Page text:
Sometimes, despite your efforts, you aren’t able to accomplish a goal you have set for yourself. Yet, it doesn’t mean that you are not better off for having put forth the effort.
Such was the case with our efforts to increase the minimum educator salary along with the minimum wage. While we did come close, the issues were removed from the state budget negotiations table late in the legislative debate.
But, our push is far from over, and I’m confident we can win this.
In just a few short months, members contacted lawmakers thousands of times, were featured in dozens of newspaper stories and television and radio reports, and swarmed the state Capitol to remind legislators that these initiatives are key to securing the respect that educators and support professionals deserve.
The fact is that it sometimes takes several years to translate great ideas into state laws. Any number of successful legislative initiatives have taken that kind of time. So, the keys to success are persistence, patience, and discipline.
Think of it this way.
It took three years to enact the last increase in minimum educator salaries in the 1980s. It took five to pass a law that protected PSEA members’ pensions from relentless attacks. It took a decade and more to reform the state’s basic education funding formula.
Sometimes, it just takes time to get good things done in Harrisburg. But we have the facts on our side. And we have the public on our side, too. Pennsylvanians overwhelmingly support increasing the minimum educator salary and the minimum wage.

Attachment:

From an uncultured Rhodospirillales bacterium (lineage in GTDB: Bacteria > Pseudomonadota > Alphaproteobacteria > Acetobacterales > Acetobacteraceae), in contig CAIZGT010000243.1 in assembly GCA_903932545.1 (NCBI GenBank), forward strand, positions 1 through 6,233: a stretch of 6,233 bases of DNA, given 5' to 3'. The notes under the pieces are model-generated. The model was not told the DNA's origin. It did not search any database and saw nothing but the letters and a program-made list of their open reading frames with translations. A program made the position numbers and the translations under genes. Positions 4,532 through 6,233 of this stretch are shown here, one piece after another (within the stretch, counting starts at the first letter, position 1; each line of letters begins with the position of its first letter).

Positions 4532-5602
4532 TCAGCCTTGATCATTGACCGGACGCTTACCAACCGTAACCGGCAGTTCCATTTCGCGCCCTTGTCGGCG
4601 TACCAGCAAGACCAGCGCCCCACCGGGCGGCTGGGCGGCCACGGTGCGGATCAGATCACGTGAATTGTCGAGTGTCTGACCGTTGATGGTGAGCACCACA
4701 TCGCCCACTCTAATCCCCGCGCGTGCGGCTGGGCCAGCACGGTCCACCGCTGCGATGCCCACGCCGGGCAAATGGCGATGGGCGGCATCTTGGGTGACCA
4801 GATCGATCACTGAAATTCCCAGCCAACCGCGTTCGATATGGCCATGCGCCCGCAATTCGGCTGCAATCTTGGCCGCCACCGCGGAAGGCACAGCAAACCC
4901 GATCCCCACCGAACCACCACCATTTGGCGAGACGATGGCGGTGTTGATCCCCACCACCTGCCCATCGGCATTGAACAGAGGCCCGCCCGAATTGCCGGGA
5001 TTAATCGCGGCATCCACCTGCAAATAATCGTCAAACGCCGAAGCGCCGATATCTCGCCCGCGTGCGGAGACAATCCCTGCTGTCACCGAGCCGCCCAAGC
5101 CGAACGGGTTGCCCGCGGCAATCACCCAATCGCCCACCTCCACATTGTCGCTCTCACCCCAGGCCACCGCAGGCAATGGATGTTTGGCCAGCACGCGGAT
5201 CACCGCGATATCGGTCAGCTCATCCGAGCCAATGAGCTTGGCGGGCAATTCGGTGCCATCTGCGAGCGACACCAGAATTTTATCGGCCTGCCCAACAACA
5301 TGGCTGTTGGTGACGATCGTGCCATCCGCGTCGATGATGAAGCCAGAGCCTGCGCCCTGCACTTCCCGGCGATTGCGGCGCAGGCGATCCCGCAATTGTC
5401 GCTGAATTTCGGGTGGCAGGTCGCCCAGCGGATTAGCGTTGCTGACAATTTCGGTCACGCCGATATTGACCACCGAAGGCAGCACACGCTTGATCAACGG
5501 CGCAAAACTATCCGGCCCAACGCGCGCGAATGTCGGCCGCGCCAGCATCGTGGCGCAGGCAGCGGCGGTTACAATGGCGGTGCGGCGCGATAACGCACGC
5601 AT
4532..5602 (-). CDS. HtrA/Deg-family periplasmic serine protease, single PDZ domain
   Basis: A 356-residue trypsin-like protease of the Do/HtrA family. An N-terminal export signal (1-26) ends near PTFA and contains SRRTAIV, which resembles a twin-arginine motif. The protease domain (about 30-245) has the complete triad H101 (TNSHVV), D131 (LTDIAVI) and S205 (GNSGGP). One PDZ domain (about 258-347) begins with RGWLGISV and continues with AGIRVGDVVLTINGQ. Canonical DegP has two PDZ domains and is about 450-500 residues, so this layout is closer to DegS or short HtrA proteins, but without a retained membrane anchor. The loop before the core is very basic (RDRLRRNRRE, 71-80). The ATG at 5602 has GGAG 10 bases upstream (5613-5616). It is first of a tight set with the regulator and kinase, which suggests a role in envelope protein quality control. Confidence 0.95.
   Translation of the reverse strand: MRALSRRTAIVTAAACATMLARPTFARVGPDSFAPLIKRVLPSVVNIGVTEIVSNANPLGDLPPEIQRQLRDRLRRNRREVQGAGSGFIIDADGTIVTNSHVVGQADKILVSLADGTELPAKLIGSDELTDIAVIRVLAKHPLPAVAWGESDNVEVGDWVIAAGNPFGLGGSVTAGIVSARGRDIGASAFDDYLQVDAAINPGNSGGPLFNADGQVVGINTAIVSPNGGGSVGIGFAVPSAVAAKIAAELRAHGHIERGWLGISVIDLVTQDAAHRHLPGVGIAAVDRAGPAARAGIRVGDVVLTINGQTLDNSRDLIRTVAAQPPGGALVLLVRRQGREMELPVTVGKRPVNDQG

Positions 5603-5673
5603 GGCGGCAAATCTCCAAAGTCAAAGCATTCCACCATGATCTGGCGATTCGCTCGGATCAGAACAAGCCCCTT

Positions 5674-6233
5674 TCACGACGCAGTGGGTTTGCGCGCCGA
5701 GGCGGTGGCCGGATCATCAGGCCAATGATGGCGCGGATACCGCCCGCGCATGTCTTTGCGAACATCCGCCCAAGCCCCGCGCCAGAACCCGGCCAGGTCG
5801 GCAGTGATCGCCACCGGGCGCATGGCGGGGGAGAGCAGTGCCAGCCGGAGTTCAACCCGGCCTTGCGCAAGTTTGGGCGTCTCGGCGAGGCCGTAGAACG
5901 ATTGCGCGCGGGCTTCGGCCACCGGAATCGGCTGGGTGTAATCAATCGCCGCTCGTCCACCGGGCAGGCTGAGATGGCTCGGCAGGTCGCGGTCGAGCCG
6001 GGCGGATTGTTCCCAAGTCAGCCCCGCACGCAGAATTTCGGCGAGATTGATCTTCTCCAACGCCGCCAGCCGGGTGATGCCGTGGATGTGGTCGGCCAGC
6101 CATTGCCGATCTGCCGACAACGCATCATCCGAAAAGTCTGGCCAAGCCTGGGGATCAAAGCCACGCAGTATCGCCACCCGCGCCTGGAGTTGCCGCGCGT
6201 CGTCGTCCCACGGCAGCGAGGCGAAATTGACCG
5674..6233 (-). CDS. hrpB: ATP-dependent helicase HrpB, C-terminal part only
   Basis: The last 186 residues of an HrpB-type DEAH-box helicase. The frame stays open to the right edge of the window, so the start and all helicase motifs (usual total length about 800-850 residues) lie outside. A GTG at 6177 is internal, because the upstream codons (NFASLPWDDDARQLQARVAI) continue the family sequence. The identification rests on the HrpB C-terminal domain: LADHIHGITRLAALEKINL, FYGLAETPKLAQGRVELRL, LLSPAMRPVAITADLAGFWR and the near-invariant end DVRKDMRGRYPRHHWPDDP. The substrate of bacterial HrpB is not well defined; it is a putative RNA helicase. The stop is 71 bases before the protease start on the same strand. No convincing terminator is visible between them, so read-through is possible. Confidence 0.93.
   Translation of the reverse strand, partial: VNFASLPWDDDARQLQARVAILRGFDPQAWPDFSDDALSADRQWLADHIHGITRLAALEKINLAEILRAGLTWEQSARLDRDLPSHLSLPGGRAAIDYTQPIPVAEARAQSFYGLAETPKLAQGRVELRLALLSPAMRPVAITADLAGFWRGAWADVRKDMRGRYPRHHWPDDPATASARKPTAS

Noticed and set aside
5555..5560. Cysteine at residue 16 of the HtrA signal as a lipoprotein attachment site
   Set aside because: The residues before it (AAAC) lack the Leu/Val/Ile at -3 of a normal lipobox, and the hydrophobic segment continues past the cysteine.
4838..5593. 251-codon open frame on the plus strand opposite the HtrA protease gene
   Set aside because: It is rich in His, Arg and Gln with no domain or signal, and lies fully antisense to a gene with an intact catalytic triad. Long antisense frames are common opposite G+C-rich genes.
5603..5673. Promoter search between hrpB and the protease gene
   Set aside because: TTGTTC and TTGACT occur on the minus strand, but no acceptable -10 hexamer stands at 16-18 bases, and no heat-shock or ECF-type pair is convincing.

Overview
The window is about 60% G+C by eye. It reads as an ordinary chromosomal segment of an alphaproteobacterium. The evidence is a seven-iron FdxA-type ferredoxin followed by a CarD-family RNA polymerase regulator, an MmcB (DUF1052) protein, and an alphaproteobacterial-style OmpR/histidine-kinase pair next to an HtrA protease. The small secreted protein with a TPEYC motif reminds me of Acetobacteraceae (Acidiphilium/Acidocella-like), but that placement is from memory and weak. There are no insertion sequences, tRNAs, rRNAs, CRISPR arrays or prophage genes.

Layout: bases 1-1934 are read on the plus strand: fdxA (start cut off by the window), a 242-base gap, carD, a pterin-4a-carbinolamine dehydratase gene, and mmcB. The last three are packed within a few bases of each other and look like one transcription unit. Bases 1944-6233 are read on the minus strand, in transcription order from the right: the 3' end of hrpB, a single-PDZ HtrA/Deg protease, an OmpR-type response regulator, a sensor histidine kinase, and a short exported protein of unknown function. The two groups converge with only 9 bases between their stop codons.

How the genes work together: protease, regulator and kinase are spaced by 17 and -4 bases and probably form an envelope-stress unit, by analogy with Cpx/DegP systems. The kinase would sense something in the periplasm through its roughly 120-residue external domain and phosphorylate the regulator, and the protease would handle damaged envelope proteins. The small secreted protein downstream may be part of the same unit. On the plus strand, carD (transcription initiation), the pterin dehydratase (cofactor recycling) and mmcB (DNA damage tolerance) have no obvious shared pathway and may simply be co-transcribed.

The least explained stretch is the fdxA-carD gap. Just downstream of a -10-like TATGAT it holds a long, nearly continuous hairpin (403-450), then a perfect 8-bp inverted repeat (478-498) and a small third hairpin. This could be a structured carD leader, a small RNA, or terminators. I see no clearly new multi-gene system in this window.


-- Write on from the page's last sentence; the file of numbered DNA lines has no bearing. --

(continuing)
There’s more good news.
As you’ve read in previous editions of this magazine, the people who live, work, and send their children to public schools in your communities have a tremendous amount of respect for the work you do every day. More than 70 percent of Pennsylvanians have positive impressions of educators in their public schools.
We’re planning to build on that foundation of support and respect as we keep working to get this done. Even more important, we’re doing this for a reason.
PSEA members simply deserve to be compensated fairly for the incredible work you do.
There’s no reason why thousands of educators should struggle to pay student loans or take on second and third jobs to support their families. And there’s no reason why public schools should have trouble attracting the best and brightest to the teaching profession.
The same goes for education support professionals. There’s simply no reason why the men and women who help our students learn to read, make sure they get healthy meals, and keep their schools safe, healthy, and clean should be paid less than they deserve.
These are the problems PSEA’s RESPECT initiative is trying to solve.
And, no matter how much time it takes, we’re going to solve them.
So, keep up the great work. Stay tuned for the next round of this fight. And be ready to fight to win it.
Email Jim Vaughan: